<p><em>The Washington Post </em>was one of the news sites affected by the X-rated tech glitch</p>

The Washington Post was one of the news sites affected by the X-rated tech glitch

AFP via Getty Images

Major US news websites have been hit with an embarrassing tech glitch that caused hardcore porn to be advertised on their old articles.

Publications including The Washington Post, New York Magazine and Huffington Post were all affected as the domain from a defunct video hosting website Vidme expired and was purchased by an adult film company, 5 Star Porn HD, Vice first reported.

This meant that apparently any vid.me embedded videos were redirecting to the porn site’s homepage.

Vidme, was founded in 2014 as a competitor to YouTube but it shut down in 2017. While their Twitter account still remains, the Vidme domain recently lapsed - and that’s when 5 Star Porn HD seized the opportunity for some advertising.

It was Twitter user @dox_gay that brought attention to the mishap on Thursday afternoon by sharing censrored screenshots.

The images showed X-rated content popping up in articles, such as a New York agazine about John Boehner’s” creepy kissy face” and another Huffington Post story from 2017.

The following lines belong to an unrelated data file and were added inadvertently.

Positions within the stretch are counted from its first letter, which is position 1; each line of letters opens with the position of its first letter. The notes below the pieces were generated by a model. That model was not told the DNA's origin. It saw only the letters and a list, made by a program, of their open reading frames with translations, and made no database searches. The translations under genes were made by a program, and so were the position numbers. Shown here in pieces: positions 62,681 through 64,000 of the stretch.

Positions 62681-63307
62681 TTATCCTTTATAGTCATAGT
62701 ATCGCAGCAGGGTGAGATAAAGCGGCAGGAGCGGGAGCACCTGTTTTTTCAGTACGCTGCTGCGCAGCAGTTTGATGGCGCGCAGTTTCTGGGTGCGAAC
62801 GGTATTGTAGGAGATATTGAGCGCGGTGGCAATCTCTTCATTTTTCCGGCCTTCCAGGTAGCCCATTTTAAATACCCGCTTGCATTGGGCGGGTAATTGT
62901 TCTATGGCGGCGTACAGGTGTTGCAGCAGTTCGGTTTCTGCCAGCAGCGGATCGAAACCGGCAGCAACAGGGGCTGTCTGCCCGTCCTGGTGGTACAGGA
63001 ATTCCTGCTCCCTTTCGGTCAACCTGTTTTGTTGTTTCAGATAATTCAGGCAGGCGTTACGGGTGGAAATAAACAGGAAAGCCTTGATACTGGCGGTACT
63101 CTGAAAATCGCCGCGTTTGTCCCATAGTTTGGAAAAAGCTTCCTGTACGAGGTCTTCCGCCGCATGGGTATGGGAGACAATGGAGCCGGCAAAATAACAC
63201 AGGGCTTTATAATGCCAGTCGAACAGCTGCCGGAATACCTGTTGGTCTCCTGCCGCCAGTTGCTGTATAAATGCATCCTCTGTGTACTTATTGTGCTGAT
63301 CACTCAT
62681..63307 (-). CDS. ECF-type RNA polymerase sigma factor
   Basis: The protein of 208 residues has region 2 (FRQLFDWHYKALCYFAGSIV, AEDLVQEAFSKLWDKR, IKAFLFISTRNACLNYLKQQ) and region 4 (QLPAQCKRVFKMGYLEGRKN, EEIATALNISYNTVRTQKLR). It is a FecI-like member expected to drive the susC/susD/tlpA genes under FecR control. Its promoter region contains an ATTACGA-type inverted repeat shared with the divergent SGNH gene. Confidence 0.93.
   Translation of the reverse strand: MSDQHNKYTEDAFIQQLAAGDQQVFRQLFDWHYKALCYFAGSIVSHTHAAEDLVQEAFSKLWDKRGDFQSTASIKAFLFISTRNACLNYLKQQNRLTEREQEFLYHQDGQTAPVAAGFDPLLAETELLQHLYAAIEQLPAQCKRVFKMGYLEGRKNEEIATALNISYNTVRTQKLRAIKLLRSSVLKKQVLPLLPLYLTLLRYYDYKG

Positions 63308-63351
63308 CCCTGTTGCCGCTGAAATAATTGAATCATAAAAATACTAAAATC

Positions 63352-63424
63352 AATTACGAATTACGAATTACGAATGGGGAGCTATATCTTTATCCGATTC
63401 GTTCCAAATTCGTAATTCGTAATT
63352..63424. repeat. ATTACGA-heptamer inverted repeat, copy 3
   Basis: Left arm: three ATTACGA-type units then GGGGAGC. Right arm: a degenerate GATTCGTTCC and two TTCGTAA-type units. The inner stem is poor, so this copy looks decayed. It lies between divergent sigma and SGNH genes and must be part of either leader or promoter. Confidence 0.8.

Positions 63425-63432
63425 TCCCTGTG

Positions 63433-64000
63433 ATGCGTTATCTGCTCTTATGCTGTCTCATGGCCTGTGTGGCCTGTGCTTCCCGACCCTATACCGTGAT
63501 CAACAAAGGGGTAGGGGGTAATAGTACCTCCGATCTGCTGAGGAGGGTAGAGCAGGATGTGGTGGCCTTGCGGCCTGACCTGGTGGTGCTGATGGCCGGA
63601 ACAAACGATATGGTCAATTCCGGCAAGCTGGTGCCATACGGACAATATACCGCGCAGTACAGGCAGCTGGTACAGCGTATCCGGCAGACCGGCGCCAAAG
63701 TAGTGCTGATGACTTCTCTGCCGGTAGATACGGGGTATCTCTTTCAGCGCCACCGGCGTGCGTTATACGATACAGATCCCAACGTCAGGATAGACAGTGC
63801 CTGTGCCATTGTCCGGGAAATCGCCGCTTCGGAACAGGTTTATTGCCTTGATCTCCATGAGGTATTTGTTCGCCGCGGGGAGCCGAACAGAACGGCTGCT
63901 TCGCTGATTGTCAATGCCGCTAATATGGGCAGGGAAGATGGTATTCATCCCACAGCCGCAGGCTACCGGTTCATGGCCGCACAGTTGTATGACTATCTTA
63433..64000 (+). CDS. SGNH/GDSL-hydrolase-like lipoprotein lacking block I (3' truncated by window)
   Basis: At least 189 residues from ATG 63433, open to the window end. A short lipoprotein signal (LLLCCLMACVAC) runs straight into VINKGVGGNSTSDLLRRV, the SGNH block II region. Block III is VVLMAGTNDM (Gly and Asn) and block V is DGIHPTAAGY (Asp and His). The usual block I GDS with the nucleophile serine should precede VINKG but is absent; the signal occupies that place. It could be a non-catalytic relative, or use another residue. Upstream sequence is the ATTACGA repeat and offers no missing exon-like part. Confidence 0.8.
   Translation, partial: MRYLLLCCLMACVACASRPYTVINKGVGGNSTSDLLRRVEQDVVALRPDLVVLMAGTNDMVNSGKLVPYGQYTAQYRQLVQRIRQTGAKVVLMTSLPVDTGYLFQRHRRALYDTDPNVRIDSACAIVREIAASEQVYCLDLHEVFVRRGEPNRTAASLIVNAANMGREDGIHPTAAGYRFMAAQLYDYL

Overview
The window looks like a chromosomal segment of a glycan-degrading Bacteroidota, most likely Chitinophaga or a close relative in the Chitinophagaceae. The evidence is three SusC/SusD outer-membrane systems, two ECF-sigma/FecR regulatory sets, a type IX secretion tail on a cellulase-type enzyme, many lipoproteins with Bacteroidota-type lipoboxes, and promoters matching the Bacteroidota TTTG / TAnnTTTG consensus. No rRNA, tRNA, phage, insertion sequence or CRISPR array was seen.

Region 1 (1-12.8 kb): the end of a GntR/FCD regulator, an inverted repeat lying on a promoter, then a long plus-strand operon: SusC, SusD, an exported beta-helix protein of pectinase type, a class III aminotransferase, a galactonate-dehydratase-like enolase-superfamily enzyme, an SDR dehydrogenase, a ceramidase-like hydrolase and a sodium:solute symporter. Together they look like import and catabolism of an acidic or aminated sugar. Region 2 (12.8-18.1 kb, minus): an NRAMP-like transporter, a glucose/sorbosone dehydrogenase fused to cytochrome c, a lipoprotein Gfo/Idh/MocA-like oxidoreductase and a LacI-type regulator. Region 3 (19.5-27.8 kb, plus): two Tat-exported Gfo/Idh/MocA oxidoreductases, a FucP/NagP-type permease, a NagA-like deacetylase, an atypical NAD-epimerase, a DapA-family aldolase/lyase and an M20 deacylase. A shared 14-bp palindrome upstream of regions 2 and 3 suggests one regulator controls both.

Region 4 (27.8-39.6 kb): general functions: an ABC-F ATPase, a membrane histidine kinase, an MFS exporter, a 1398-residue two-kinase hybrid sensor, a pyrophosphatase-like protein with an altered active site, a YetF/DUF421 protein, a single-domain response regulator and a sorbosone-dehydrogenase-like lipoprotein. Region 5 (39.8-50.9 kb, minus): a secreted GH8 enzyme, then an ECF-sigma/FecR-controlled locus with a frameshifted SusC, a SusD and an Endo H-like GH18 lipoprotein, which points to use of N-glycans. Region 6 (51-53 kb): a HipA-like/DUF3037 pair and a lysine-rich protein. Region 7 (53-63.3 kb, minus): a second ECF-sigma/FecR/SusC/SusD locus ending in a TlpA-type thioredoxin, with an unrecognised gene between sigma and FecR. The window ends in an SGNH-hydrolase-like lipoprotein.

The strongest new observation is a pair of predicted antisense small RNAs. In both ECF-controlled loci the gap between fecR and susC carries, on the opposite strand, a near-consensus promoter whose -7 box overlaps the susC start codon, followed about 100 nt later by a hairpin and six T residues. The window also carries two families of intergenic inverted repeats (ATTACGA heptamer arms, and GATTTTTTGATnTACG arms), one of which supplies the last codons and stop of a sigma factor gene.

An Uproxx article about Donald Trump’s CNN GOP debate in 2015, before his presidential election run was also affected.

A screenshot from an article from New York Magazine about about John Boehner’s” creepy kissy face” that features the porn advertisementNew York Magazine

A screenshot from an article from The Washington Post that also features the porn advertisementThe Washington Post

Some of the explicit videos were titled: “Bottoms Up Brianna,” and “Naughty Spy Girls Part 2” and it appears to have affected historic articles between 2014-16.

Other websites that were affected include: Vox, the Mirror, Rolling Stone, Business Insider Australia, Newsweek, Kotaku, Vanity Fair, and Teen Vogue,The National File reported.

Subsequently after it was highlighted on social media, Huffington Post, New York Magazine, Vox, Business Insider Australia, Kotaku, and Teen Vogue appear to have removed the porn from their articles so far, while Uproxx redirected the article link to its homepage.

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